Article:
Yes, interactive teller machines are essentially banks in a box and can perform all sorts of cool functions, but your bank may not need one. Between mobile banking and ATMs, most people can do everything they need to do without an ITM, and when more complicated financial decisions arise people may prefer to sit down and have a meeting with a physical person. Look closely at your bank’s current demographics and how they use your bank before making any decisions.
The future of ITMs is arguably already here. They have a specific use and are great for niche situations, but otherwise, the current balance between ATMs, mobile banking, and in-person services is fairly efficient. We expect to see more ITMs in places that have extremely limited real estate availability and in places that don’t need an entire branch but could use a hybrid solution.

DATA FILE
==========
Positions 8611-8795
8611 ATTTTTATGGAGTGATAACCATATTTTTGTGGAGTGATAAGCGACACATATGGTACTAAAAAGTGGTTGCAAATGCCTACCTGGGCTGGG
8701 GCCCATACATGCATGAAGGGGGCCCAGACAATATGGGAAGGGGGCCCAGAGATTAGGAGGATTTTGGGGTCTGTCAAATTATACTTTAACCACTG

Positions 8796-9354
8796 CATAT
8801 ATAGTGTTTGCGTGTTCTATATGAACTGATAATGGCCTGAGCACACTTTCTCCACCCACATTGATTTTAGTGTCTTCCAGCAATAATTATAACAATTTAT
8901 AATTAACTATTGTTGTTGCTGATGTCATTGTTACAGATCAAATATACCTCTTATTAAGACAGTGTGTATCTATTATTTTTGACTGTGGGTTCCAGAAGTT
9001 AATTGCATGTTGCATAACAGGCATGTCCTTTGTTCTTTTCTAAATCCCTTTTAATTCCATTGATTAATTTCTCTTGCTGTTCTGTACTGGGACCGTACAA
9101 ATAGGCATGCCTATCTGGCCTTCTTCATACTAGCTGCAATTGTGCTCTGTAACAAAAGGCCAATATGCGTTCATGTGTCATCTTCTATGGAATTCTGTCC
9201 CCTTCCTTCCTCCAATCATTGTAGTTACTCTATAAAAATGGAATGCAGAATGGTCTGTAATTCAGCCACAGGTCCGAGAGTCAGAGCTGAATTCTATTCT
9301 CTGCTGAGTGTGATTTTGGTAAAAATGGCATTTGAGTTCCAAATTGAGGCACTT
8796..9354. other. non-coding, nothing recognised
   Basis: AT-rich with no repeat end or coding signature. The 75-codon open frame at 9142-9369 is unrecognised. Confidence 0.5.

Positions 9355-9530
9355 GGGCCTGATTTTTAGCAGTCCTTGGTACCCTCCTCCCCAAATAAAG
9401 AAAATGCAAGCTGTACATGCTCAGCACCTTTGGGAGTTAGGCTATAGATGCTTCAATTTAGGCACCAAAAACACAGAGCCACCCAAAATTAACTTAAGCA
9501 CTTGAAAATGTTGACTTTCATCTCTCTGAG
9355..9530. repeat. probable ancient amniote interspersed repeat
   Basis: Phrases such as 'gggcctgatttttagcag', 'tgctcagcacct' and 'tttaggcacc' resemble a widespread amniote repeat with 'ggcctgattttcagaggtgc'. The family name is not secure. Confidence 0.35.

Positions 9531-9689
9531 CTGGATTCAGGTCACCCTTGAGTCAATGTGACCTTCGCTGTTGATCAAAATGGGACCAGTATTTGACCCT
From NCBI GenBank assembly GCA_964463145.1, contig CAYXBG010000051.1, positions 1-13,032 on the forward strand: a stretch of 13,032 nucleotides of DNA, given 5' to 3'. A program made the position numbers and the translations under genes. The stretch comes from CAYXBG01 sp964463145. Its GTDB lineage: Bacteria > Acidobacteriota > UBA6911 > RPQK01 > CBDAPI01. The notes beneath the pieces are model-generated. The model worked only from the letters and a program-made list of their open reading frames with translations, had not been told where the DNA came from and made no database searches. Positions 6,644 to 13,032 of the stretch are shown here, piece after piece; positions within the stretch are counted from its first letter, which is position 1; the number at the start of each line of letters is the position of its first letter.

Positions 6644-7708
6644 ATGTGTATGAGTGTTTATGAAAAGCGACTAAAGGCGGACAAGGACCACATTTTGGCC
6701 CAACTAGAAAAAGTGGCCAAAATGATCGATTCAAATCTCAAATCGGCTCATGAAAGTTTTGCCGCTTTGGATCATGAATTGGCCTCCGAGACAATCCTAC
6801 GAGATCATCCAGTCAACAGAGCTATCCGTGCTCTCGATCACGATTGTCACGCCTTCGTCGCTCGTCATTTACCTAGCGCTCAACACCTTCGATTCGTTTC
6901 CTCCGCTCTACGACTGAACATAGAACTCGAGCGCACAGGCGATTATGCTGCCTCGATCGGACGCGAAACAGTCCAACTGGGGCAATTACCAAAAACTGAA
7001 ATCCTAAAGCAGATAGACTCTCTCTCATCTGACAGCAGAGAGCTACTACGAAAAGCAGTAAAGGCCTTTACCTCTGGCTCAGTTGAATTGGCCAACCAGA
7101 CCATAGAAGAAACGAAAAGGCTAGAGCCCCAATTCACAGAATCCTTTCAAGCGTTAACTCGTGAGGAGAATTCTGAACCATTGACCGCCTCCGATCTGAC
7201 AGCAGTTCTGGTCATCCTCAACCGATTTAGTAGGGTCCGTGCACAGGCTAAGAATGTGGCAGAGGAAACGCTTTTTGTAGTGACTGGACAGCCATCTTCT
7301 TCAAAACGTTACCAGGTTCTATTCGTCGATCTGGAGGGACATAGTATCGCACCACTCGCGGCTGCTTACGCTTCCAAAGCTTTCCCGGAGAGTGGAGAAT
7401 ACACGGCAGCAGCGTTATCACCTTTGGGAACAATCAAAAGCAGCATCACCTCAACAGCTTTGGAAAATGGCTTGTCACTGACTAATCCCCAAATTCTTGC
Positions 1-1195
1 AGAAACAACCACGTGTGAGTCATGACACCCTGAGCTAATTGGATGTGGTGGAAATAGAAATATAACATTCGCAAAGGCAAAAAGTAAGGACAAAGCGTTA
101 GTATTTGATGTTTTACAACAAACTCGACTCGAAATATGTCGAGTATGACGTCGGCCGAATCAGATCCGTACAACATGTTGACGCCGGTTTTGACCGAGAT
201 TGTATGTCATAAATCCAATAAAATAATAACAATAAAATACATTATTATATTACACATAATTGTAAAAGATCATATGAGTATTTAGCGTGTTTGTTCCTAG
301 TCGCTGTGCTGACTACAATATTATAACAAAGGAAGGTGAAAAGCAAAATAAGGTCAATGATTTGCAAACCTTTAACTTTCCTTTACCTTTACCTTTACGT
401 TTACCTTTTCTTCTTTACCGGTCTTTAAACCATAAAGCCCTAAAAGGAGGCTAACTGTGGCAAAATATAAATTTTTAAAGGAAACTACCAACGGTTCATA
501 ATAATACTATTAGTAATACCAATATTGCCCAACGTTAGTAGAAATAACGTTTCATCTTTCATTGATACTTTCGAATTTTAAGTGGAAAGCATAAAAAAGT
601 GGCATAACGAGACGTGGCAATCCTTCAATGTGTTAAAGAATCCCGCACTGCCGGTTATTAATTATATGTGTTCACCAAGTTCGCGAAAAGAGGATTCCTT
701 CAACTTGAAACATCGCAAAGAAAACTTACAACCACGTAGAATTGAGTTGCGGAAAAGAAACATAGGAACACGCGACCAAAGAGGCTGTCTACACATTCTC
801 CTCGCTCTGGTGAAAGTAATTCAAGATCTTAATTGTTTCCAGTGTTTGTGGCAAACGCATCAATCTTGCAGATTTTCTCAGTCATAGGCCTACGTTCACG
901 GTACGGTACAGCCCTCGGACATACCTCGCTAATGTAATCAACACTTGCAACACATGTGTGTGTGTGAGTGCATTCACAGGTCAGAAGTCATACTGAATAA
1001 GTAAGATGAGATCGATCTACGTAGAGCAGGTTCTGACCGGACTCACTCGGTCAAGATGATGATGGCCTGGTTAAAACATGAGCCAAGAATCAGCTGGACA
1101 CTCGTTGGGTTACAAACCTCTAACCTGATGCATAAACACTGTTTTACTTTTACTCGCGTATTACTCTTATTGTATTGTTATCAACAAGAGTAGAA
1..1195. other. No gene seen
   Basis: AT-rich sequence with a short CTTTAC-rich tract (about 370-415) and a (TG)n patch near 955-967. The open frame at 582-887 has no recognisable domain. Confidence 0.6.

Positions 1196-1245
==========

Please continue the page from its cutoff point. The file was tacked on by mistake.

There’s also a strong argument for more robust mobile banking taking place of the current role ITMs play. Consumers can already make transfers, deposits, and requests from their phones. It’s conceivable that banks will develop video chat support in their own apps and use a combination of electronic signatures & online transfers to facilitate more complex financial needs from the comfort of a customer’s smartphone.
That being said, if the impact of COVID-19 has a significant impact on customer behavior for years to come, you could see a rise in ITMs to facilitate fewer face-to-face interactions and allow customers to fulfill their banking needs from the comfort of their vehicle.
Interactive teller machines can be useful, but look carefully at why you need one and make estimates on the costs it could save you. They are not cheap investments, so the last thing you want to do is buy new technology that doesn’t really make your bottom line or customer experience better.